In record time, by team work of the highest order, the 2nd Division had set the stage for the capture of Mandalay. The 33 Ind Corps plan to capture Mandalay was now be­coming clear on the maps. 20 Ind Div was to come in as a right hook from the West, to cross the Irrawaddy between the Mu and the Chindwin.


19 Ind Div was the left hook, to link up on the East with 36 Div - from NCAC- cross the Irrawaddy at Singu, and move on Mandalay from the North. The British 2nd Division in the centre was to contain the enemy in the Sataing Hills sec­tor and to prepare to cross the Irra­waddy to drive on Mandalay from the West; Commander 33 Ind Corps was to control the timing of this crossing, which was to prove a decisive factor in the battle of Mandalay.


As a deception plan the 2nd Reconnaissance Regiment fooled the Japs into the belief that an armoured brigade was preparing to attach Sagaing while the 4th Infantry Brigade inflected server reverses on the Japs with the Royal Norfolks at Saue, the Lancashire Fusiliers at Kyaukse and the Royal Scots at Ywaithitgyi, aid and abetted by the Gordon Highlanders.


Thus the Japanese, expecting an attack on Sagaing, kept large num­bers of troops and guns on the wrong side of the Irrawaddy - for them - while the British 2nd and 20th Indian Divisions were really prepar­ing to cross the Irrawaddy between Ngazun and Myinmu and to advance on Mandalay front the West, cutting off all escape to the South.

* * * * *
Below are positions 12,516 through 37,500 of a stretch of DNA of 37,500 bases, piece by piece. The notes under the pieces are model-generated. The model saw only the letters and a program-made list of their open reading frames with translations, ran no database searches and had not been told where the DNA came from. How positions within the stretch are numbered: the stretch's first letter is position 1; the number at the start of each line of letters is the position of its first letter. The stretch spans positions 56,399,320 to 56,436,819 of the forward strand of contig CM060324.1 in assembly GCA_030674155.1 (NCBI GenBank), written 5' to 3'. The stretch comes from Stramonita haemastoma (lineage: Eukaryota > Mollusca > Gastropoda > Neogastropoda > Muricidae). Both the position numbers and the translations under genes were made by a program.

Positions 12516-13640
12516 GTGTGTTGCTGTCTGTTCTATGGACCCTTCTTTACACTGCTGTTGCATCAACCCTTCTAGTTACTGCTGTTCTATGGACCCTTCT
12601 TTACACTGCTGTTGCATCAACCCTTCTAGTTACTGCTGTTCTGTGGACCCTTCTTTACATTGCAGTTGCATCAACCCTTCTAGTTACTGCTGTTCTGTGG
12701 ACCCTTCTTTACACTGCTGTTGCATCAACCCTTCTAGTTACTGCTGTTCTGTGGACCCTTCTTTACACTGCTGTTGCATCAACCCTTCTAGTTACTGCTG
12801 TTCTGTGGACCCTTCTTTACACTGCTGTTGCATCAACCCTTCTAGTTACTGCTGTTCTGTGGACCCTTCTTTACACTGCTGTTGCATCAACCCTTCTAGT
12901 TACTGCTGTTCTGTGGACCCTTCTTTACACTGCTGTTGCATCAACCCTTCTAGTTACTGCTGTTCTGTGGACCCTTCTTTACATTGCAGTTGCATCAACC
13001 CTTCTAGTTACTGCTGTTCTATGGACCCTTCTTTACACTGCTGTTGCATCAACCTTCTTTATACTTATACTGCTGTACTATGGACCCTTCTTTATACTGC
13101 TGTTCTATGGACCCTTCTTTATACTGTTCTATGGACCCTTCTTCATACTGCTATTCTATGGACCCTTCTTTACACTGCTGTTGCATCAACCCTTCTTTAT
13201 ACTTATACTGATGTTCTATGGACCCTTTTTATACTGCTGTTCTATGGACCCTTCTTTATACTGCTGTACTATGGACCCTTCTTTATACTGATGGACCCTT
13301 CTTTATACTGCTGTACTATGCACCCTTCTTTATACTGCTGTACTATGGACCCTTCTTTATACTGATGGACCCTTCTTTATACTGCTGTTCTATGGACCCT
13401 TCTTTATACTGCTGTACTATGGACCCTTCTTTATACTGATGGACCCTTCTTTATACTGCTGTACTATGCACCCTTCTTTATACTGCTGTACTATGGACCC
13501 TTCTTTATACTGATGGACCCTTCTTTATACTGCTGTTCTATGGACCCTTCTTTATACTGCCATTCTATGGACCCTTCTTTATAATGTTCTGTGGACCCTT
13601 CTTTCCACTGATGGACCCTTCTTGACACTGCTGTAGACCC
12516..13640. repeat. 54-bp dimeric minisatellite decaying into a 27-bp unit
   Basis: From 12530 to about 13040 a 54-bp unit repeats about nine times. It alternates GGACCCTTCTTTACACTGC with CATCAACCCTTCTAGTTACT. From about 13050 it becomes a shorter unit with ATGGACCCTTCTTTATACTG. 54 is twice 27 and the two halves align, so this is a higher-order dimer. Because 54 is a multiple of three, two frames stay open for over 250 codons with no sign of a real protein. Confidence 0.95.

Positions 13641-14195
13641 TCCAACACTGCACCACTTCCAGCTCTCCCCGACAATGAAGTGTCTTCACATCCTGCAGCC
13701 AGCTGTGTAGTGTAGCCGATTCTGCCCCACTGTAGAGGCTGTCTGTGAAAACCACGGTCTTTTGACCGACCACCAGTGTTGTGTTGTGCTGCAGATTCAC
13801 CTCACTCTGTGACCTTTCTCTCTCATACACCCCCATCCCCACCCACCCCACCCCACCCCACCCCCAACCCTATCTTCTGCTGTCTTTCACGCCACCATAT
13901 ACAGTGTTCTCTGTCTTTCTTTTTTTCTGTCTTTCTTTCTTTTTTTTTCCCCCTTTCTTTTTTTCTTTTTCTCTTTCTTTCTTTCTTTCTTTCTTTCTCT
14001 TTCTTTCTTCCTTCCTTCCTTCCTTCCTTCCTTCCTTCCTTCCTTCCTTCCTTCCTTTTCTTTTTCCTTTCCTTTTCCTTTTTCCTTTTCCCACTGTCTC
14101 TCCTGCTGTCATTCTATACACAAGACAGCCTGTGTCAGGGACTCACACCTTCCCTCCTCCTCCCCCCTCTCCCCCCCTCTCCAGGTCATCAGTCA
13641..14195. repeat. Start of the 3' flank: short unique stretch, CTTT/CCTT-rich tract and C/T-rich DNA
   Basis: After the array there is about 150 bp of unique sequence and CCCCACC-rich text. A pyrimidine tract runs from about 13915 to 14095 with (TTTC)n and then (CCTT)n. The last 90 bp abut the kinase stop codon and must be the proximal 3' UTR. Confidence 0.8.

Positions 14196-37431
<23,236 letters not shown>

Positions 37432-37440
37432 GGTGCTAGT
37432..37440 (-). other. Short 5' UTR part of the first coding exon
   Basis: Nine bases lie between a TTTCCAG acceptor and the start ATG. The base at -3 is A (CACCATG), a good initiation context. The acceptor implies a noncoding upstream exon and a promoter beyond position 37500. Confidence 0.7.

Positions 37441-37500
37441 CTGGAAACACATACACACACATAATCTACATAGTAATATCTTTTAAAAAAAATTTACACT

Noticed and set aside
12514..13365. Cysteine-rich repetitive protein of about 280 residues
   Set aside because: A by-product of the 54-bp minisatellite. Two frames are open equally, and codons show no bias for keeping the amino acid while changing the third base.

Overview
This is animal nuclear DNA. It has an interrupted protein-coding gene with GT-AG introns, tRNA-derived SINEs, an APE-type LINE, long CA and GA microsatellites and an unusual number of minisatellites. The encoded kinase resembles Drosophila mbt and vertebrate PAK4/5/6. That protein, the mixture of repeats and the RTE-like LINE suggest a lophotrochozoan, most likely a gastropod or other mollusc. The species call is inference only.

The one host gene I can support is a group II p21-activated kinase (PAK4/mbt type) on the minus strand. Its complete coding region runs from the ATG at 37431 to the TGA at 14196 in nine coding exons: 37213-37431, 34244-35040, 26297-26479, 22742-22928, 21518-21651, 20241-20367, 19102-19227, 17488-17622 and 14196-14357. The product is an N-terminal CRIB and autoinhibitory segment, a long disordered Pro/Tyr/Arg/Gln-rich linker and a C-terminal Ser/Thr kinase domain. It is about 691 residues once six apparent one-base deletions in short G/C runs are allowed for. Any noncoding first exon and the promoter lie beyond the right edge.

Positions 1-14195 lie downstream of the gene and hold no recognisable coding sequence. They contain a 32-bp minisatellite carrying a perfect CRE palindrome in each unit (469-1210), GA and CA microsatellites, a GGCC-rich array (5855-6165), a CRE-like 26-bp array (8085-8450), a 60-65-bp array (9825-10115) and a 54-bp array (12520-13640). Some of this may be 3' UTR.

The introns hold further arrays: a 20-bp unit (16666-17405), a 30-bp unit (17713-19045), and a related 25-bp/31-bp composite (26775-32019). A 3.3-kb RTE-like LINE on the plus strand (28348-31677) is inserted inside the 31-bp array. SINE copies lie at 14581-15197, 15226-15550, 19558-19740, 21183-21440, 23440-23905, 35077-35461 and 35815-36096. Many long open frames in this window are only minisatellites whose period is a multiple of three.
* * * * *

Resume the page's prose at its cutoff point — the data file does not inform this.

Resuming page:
On 25 February, 2nd Div crossed the Irrawaddy with men of the Cameron Highlanders, Royal Welsh Fusiliers, Worcesters, - and Manchesters in the lead. The crossing was opposed. many boats were sunk, but thanks to the determination of the infantry and the outstanding efforts of RASC drivers with DUKWS and home-made rafts, and to the Royal Engineers who made entrances and exits to and from the river banks and built and operated the heavy rafts the bridgehead was made good.


Within 24 hours the 5th and 6th In­fantry Brigades were over complete and one troop of  tanks.   Within 48 hours 4th Infantry Brigade were also in action on the East bank and a complete squadron of the Carabiniers.